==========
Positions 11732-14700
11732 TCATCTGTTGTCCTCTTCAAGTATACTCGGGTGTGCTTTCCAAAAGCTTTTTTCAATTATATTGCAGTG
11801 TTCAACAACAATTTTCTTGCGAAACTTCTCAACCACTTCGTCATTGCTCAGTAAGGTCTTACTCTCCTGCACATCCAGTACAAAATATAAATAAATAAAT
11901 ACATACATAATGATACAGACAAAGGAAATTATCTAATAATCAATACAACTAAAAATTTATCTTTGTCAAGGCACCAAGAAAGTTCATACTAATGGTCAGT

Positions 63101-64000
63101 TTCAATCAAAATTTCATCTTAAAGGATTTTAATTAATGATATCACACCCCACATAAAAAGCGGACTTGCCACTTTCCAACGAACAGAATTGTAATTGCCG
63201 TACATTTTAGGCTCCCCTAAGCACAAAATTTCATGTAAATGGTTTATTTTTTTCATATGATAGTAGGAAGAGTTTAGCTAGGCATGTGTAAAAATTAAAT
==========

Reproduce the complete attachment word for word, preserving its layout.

Positions 11732-14700
11732 TCATCTGTTGTCCTCTTCAAGTATACTCGGGTGTGCTTTCCAAAAGCTTTTTTCAATTATATTGCAGTG
11801 TTCAACAACAATTTTCTTGCGAAACTTCTCAACCACTTCGTCATTGCTCAGTAAGGTCTTACTCTCCTGCACATCCAGTACAAAATATAAATAAATAAAT
11901 ACATACATAATGATACAGACAAAGGAAATTATCTAATAATCAATACAACTAAAAATTTATCTTTGTCAAGGCACCAAGAAAGTTCATACTAATGGTCAGT

Positions 63101-64000
63101 TTCAATCAAAATTTCATCTTAAAGGATTTTAATTAATGATATCACACCCCACATAAAAAGCGGACTTGCCACTTTCCAACGAACAGAATTGTAATTGCCG
63201 TACATTTTAGGCTCCCCTAAGCACAAAATTTCATGTAAATGGTTTATTTTTTTCATATGATAGTAGGAAGAGTTTAGCTAGGCATGTGTAAAAATTAAAT